In early February 2008, Chrysler Apartments developer Josh Katzen provided a new draft
map. I've put it online with his permission:
Josh explains that this map approximates the view of the lake from the top of his proposed buildings. It was developed with photos taken from atop his adjacent Cloverleaf Apartments project, which by then was constructed to full height. Other than that different rooftop, and without adjusting for the height of rooftop structures and the height of people above the water level (all of which will increase the sensitive area), this map should approximate the view in the reverse direction - that is, the view of the high-rise buildings from the lake. Generally, and before applying corrections per the above, this linked map shows that the buildings will not project above the natural shoreline for nearby lake users, but will do so for those well out on Lake Cochituate's Middle Pond or on many parts of its far shore.
At our request, the NZBA and the developer arranged a second balloon test in April 2008 - in early spring, when many trees haven't grown their leaves and provide less vegetative screening. Some of the NZBA members joined CSPAC members and Josh Katzen to view the test from various points on the water. These issues were discussed at the Natick Zoning Board of Appeals hearing for Chrysler Apartments on its next hearing night, April 14th, 2008. These two balloon-test photos, from the August 29th, 2007 test and the April 12th, 2008 test, show Cloverleaf Apartments and balloons indicating the upper corners of the proposed Chrysler Apartments. Each view is from a typical location on the far half of Middle Pond, and is less extreme than the views from those shorelines or from the abutting homes above those shorelines. To see the balloons better, click each photograph to enlarge it.
The CSPAC position is simple: We want the NZBA and other agencies to assure the preservation of Lake Cochituate's natural shoreline, now and into the future, here at Chrysler Apartments and as a precedent for other sites. We have asked that remediation measures include restoring the natural screening for Cloverleaf Apartments. We will cooperate with the developer and all parties to accomplish that, but when a project cannot accomplish that it should not be approved. As is enforced with all homes abutting the lake, a good lake view from the home is a bad home view from the lake; it's scenic pollution. Possible adjustments include plantings, raised berms, lowered buildings, greater building set-backs from the lake and, of course, smaller buildings.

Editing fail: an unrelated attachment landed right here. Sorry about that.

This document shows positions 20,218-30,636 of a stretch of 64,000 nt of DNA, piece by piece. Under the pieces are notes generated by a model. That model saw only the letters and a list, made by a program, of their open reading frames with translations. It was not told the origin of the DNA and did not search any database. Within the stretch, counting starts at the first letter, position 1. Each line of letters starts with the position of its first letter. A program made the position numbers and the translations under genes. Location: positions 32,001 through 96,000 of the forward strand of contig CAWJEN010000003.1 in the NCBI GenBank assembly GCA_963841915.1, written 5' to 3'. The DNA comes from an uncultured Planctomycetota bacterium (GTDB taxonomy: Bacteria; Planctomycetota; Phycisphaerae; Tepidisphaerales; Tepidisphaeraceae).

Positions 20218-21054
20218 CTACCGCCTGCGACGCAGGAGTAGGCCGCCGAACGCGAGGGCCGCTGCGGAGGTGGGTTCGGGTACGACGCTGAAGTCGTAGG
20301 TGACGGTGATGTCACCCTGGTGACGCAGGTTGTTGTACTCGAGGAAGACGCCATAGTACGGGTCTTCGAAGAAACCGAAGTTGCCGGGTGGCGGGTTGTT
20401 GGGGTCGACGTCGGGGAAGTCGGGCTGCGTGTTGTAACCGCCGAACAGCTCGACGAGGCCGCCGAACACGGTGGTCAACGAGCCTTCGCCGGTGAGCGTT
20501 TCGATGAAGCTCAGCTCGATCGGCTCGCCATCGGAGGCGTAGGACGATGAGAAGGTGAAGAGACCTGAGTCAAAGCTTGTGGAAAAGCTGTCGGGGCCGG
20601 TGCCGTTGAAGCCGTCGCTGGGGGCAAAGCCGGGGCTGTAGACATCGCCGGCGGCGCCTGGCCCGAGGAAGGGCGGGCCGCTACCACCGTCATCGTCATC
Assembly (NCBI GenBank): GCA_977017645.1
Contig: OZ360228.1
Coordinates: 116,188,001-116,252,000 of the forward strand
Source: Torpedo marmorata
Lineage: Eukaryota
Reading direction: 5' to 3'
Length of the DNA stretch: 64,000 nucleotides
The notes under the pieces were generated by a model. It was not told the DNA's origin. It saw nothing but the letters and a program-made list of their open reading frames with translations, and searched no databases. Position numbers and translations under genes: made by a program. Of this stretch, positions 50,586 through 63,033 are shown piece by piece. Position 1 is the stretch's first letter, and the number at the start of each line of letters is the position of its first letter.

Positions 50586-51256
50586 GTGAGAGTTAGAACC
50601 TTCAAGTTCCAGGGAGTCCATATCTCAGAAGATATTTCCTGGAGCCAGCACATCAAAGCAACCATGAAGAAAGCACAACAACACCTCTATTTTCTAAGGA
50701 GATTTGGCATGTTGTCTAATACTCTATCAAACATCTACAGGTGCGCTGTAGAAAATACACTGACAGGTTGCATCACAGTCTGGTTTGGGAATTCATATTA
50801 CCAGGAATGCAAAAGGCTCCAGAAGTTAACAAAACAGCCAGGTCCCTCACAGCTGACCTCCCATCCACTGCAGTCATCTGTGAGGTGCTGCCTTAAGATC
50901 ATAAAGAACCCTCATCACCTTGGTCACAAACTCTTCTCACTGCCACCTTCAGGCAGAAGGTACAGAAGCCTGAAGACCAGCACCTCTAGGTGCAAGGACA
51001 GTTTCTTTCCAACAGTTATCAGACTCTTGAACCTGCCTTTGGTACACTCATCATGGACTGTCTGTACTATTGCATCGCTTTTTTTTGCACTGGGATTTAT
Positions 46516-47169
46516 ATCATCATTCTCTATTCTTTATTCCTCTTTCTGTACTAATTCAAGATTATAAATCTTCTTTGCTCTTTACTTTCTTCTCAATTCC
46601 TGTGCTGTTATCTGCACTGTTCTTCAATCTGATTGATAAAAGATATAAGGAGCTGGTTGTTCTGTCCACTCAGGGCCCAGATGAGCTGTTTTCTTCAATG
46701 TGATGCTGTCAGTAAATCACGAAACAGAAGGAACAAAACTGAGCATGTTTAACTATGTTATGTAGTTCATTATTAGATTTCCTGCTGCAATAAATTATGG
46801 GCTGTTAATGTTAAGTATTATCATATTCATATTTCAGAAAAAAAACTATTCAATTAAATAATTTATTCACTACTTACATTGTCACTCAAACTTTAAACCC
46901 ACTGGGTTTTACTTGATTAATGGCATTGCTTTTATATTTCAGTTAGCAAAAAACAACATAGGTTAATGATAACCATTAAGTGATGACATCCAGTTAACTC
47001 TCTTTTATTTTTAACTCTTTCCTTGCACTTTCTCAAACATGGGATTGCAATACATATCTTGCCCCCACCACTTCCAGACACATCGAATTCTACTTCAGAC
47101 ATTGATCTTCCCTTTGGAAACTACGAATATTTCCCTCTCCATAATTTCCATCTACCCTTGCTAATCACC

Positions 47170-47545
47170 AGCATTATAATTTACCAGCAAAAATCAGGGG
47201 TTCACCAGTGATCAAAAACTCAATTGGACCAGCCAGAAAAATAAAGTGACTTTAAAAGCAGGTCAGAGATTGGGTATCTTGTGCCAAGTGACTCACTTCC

The developer met informally with the Natick Conservation Commission on April 30th, in order to help the NCC determine whether and how to provide its inputs to the NZBA. The CSPAC was present, and requested that the NCC add its support to its own and that of Mass. DCR for preservation of complete natural screening.
The Natick Zoning Board of Appeals held this topic's final public hearing night on Monday, July 7th, 2008; I requested to speak for five minutes, and was refused. The NZBA decision was postponed from September 10th to September 17th (at which time I requested but was still unable to read the proposed decision). The NZBA's unanimous decision was filed the next morning.